The neocons regarded intervention in Iraq as a means of establishing a beachhead for liberal, democratic values in the region. From Baghdad, ran the theory, these values would spread across the Arab world and also into (non-Arab) Iran. The theory had two flaws. The first was that freedom and democracy can also be used by Islamists to take power–-which is what has happened in Iraq, where many of the plausible liberals favored by Washington early on have faded from view. Second, there was a contradiction between liberal slogans and the use of force to invade and control another country. The Bush administration trumpeted its commitment to human rights, but the freedom of a person to speak or associate is a charade if the government representing him or her makes policy on the basis of outside pressure, or spirits criminal suspects away to be tortured in foreign jurisdictions. This is why Bush’s promotion of democratic reform in the Arab world aroused such mistrust; it was accompanied by strong-arm tactics redolent of British or French colonial administrators.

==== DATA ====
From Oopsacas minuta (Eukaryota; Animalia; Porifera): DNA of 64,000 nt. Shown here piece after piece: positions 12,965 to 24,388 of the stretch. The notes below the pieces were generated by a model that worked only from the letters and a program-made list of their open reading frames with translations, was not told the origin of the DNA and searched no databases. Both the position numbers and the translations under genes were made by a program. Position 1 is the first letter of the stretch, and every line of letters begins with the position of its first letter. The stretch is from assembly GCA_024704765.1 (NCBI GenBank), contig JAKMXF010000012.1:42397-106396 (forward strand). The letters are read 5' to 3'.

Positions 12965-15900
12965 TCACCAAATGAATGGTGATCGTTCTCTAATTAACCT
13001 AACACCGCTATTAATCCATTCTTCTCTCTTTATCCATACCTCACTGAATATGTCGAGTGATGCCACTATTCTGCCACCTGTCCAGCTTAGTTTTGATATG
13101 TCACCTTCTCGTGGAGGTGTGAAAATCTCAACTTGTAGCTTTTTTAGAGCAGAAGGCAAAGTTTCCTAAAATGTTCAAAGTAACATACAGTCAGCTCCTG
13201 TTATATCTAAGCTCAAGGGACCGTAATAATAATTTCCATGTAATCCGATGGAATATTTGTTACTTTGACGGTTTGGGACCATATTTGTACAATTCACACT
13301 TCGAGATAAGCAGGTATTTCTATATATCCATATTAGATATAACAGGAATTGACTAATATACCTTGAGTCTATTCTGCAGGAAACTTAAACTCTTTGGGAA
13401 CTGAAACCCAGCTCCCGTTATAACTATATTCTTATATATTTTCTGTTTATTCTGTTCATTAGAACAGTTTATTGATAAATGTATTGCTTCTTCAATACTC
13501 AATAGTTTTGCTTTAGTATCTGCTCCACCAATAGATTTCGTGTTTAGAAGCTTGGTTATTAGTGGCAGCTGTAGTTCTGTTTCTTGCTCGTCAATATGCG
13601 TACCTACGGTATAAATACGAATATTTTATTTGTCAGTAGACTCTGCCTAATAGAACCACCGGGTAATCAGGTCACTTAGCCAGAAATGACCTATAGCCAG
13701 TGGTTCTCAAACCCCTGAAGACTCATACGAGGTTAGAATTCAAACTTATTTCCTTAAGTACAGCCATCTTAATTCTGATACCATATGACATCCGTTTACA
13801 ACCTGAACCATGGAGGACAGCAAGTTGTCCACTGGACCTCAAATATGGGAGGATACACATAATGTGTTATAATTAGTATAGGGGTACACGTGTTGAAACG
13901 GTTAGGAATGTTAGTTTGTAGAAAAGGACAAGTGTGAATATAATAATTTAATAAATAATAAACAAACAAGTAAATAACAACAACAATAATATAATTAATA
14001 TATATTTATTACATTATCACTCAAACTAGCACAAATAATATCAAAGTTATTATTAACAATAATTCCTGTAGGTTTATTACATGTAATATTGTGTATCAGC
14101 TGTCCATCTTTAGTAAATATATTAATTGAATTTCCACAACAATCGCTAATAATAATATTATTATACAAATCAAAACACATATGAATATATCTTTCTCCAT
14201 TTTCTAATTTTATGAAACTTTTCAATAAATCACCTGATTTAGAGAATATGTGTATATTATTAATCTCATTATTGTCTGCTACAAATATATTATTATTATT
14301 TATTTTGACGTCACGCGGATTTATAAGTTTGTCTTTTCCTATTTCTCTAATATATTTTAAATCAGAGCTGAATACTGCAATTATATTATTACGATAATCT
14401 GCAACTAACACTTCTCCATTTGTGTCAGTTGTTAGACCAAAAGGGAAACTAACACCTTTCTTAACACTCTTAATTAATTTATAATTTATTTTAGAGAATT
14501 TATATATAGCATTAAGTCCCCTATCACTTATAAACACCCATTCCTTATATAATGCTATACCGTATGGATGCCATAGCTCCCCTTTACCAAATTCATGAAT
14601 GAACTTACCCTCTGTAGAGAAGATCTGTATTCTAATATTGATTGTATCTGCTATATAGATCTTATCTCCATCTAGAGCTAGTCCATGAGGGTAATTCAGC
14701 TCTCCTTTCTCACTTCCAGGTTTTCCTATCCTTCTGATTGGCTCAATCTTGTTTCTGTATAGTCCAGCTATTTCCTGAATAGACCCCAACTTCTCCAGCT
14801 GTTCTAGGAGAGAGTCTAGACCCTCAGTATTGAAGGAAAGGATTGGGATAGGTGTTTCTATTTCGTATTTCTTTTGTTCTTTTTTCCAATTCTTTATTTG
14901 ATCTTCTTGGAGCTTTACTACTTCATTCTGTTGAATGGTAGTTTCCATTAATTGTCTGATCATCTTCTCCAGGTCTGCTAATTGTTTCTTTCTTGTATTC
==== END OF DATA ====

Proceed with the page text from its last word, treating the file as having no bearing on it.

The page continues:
Recent pro-democratic upheavals in the Middle East have had little connection with the policies of the Bush administration. The first of these happened not in Tunisia in December 2010, but more than a year earlier, on the streets of Tehran. In June 2009, millions of Iranians agitated for the removal of President Mahmud Ahmadinejad before their movement was crushed by the security forces. The US had no part in the events. A year and a half later, revolutionaries in Tunisia and Egypt sensed Obama’s distaste for old-fashioned intervention when they threw off their US-backed rulers. The US’s role in the civil war that overthrew the Qaddafi regime was limited by Obama’s multilateralist approach–as is now American participation in the campaign to dislodge Syria’s Bashar Assad. People in the Middle East are finding that they can act without asking the permission—or worrying about the reaction—of a superpower.